State to appeal judge's sweepstakes ruling
Posted December 2, 2010
RALEIGH, N.C. — The state is appealing a decision last week by Guilford County Superior Court Judge John Craig that opened the door for sweepstakes games on video terminals to keep running.
“Video gambling should be outlawed in our state, and the courts and the legislature need to give local law enforcement clearer direction so they can enforce the law effectively. Attorneys with my office will continue to defend vigorously the ban on video gambling,” Attorney General Roy Cooper said in a statement Thursday.
Cooper’s office released an advisory opinion in response to Craig’s decision and a ruling by a Wake County judge in a similar case earlier this week. The advisory breaks down what the decisions mean for law enforcement officers and prosecutors. In the opinion, games like video poker, video bingo, keno and lotto are illegal. The opinion leaves open other unnamed sweepstakes games with predetermined outcome that don't require skill.
The General Assembly approved a law in July its supporters argue would close illegal gambling parlors that had used loopholes to get around a 2007 ban on traditional video poker machines and another tweak of the law in 2008.
Sweepstakes machine operators contend the games are entertainment, not gambling. Consumers who visit sweepstakes parlors or convenience stores buy Internet or phone time that gives them the opportunity to uncover potential cash and prizes with mouse clicks on a computer screen.
Multiple media outlets reported Thursday that some businesses that have offered the casino-style games are still open although the ban took effect Wednesday. Owners of sweepstakes parlors contend they are changing the games to comply with Craig's ruling, which found a portion of the ban is too broad and infringes on free-speech rights.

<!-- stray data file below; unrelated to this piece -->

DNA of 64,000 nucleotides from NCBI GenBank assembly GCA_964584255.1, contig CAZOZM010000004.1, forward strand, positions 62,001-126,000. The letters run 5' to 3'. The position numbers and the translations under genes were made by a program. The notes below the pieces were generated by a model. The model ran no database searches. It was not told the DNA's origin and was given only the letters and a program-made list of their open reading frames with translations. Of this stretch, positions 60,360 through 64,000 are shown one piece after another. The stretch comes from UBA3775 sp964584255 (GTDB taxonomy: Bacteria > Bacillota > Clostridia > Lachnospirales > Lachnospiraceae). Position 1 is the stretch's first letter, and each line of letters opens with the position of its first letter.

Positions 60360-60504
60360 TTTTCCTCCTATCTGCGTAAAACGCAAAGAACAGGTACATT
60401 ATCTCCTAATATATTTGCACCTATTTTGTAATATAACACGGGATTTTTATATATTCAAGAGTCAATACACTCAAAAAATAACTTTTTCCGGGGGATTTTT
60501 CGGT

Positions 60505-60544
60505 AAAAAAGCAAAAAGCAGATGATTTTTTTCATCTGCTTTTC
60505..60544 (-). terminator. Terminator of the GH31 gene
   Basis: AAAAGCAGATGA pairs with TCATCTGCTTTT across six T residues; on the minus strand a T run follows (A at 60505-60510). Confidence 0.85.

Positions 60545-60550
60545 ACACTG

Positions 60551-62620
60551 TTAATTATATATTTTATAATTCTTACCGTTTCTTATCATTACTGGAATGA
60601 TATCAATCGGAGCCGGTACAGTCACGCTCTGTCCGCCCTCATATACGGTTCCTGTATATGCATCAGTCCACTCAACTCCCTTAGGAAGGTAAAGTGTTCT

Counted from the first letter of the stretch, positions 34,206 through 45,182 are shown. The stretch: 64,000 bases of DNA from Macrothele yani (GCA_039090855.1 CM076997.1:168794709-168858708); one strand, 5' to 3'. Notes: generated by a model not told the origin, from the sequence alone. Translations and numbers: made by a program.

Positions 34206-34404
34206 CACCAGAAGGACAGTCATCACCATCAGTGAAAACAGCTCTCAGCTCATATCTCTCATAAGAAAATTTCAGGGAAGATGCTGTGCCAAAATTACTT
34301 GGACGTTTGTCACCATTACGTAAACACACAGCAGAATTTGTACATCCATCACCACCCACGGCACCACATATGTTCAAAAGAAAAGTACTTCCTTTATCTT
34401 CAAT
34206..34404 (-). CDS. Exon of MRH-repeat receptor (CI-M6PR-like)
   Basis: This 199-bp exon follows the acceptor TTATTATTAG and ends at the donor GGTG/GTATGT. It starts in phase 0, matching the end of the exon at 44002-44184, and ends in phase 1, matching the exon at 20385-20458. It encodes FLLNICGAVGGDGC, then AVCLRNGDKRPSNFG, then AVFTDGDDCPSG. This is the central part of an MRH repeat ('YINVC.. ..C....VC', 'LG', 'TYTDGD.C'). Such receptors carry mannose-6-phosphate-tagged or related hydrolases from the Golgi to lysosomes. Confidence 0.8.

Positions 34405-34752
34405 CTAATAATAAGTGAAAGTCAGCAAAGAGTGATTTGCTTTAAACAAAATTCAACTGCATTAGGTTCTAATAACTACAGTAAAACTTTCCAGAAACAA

B&G Sweepstakes in Raleigh was bustling late Wednesday with players. Owner Dale Batise said he trusted a software company had updated his game to comply with the law and ruling. He has six full-time workers.
"I'm comfortable," he said. "I didn't want to put my workers out of work."
At Summit Internet Services in Greensboro, casino-style games specifically identified in the law were replaced Wednesday with lighter fare. Games featuring duck hunting and penguin bowling replaced slots and Pot-o-Gold.
"The games we have now really aren't as entertaining," said Desiray McLaurin, Summit's manager. "Some of the customers are saying they are boring."
Players like John Flippen in Rockingham County were having a hard time finding the modified games, too. He tried three sweepstakes shops in Reidsville and one in Eden, but they were all closed. He said he doesn't understand why the state is trying to clamp down on them.
"It's just games," he said. "It's something to spend your time doing. You don't win a whole lot, but it's something to do."
Some outlets said they would close only temporarily while terminals were retooled with new games.
A handwritten sign on the door at the Arcade Internet Cafe in Garner said it would reopen at 8 a.m. Friday. A banner overhead referred to Craig's ruling, saying the games were "Approved by Superior Court Judge."